Global warming trend continues, though 2021 eased a bit, reports say

By Cristobella Durrette, Medill News Service
People cool off in hot and humid weather at the mist garden near the World's Fair Unisphere in Flushing Meadows-Corona Park in New York City on August 26, 2021. File Photo by John Angelillo/UPI
1 of 5 | People cool off in hot and humid weather at the mist garden near the World's Fair Unisphere in Flushing Meadows-Corona Park in New York City on August 26, 2021. File Photo by John Angelillo/UPI | License Photo

WASHINGTON, Jan. 13 (UPI) -- Even though 2021 marked a minor cooldown from 2020's record-high global temperatures, the year's temperatures remain part of the planet-warming trend, experts say.

Separate climate assessments from NASA, the National Oceanic and Atmospheric Administration and temperature analysis nonprofit Berkeley Earth found that global temperatures last year, on average, were on par with those recorded in 2015 and 2018, making it the sixth-hottest year on record.


The global annual average temperatures are measured in comparison to "a reasonable surrogate for pre-Industrial conditions (1880-1900)," the NOAA report said. Last year's global land and ocean temperature was 1.87 degrees Fahrenheit higher than the pre-Industrial average, scientists said.

But they warned that ranking the annual global average alone doesn't provide a complete picture of temperature trends over time.

"In any given year, [the temperatures] might be a little warmer, a little cooler. But it all fits a pattern, it all fits a trend. We've been warming up for quite some time," said Russell Vose, chief of climate monitoring at NOAA's National Centers for Environmental Information and a member of the team that assembled agency's the report.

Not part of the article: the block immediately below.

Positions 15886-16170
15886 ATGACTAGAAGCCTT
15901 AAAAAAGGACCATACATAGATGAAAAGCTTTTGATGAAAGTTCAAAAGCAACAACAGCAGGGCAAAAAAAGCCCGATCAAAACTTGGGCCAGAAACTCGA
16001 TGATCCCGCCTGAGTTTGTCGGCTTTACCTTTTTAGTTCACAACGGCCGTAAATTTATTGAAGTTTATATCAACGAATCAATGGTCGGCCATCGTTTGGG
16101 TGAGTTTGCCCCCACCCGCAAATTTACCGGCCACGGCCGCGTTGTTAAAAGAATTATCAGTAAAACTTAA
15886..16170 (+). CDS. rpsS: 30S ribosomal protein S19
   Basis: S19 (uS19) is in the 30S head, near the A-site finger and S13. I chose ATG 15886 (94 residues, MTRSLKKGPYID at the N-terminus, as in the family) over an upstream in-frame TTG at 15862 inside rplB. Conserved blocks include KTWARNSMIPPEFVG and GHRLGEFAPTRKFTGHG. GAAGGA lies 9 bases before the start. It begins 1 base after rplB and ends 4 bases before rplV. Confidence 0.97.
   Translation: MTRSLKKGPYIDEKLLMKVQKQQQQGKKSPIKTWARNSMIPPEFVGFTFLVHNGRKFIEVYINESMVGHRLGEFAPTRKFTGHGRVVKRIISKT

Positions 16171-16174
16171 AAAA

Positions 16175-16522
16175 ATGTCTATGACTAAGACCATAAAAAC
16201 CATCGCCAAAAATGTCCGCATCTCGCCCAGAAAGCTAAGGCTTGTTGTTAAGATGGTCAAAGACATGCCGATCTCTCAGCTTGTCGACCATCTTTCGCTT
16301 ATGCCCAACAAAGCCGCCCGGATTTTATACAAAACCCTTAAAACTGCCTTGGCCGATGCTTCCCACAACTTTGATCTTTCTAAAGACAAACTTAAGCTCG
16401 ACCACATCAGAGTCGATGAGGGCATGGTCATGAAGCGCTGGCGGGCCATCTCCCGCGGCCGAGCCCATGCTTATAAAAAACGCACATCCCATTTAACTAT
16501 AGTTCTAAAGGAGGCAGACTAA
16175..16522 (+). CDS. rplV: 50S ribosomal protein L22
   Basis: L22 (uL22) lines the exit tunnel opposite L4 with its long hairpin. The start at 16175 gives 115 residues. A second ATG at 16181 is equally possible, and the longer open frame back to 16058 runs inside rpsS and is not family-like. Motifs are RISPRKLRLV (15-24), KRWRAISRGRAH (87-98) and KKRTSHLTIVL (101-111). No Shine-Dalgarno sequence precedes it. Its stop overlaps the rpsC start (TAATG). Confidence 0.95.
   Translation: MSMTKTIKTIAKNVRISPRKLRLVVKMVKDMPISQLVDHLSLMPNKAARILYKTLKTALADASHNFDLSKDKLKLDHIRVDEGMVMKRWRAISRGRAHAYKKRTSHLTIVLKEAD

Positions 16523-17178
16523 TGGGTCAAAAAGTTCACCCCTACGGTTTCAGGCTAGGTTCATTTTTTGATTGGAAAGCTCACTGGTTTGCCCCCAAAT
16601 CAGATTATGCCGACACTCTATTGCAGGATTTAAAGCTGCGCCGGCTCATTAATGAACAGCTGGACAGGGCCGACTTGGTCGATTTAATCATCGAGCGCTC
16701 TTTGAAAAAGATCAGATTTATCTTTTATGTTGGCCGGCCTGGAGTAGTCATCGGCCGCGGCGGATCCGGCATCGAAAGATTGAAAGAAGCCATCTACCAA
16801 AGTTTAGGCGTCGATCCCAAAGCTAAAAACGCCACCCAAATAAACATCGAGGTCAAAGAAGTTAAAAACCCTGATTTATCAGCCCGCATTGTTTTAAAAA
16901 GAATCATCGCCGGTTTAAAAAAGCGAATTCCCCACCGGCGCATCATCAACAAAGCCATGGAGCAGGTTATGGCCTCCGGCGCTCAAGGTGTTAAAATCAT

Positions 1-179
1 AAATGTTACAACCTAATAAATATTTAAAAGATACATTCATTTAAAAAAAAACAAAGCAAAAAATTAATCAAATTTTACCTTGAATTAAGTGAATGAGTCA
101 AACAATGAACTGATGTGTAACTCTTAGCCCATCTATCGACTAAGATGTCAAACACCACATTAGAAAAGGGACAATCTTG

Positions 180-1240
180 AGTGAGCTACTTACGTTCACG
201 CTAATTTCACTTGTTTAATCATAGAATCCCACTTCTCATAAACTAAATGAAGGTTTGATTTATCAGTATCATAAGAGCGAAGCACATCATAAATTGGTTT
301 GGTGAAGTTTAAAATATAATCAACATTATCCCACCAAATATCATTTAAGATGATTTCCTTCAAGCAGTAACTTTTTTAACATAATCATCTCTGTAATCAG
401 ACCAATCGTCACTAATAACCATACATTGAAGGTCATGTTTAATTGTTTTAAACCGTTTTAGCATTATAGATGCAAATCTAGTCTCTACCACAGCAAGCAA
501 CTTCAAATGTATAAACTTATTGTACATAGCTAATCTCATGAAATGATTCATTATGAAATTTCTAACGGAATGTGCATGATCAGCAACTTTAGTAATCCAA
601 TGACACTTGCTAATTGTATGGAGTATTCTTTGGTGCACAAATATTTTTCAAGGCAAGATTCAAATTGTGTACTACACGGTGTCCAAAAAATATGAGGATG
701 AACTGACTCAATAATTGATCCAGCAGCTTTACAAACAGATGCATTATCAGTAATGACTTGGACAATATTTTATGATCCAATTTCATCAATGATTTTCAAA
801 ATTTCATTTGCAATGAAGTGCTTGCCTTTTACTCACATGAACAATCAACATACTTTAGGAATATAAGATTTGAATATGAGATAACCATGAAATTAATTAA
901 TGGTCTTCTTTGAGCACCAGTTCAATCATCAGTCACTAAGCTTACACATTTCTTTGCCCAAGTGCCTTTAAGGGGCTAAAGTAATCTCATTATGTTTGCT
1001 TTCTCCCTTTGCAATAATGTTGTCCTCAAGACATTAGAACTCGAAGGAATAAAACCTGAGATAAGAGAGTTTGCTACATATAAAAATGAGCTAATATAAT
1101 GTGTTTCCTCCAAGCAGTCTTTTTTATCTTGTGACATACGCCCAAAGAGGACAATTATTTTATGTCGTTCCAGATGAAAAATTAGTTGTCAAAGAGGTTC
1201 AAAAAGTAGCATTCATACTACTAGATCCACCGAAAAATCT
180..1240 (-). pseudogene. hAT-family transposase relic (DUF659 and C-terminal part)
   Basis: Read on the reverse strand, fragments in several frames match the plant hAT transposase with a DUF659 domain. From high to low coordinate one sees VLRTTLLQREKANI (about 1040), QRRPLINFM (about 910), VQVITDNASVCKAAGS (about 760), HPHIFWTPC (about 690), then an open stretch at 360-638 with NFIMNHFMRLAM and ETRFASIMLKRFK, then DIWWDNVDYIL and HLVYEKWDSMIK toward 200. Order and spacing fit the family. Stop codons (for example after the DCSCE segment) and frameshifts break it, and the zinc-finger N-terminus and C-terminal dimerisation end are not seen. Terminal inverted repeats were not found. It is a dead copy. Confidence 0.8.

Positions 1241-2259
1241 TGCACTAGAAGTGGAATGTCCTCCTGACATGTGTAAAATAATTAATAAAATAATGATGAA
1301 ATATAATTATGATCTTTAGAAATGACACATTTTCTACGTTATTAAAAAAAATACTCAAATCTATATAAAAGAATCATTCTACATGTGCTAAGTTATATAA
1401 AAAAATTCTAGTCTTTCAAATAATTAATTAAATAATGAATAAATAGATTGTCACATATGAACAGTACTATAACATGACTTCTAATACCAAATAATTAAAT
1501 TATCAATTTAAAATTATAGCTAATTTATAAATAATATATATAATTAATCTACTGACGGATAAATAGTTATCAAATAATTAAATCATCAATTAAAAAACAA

A cool weather pattern known as La Nina contributed to 2021's comparatively cooler global temperatures. The resulting cooler-than-normal surface of the eastern tropical Pacific Ocean spread over an area large enough to tug down the temperature, Vose said.

In an overview of an annual report released on Monday by NOAA, scientists also said that 2021 ranked as the fourth-warmest year on record in the United States, with December 2021 being the warmest December ever recorded. The full report was due out Thursday.

Adjusted for inflation, 2021 was the third-costliest on record for extreme weather events, after 2017 and 2005, the report said.

The events cited include Hurricane Ida, wildfires and a deadly heat wave in the West, three separate tornado outbreaks in the South and central parts of the United States, and unusually cold temperatures in Texas that left millions of people without electricity.

NOAA said that 20 weather and climate disasters in the United States last year cost $1 billion or more, totaling $145 billion and killing 688 people.

Examining global temperature trends, NASA found that the nine years spanning 2013 through 2021 rank among the 10 warmest years on record. Berkeley Earth similarly concluded that the last seven years have included all seven of the warmest years on record.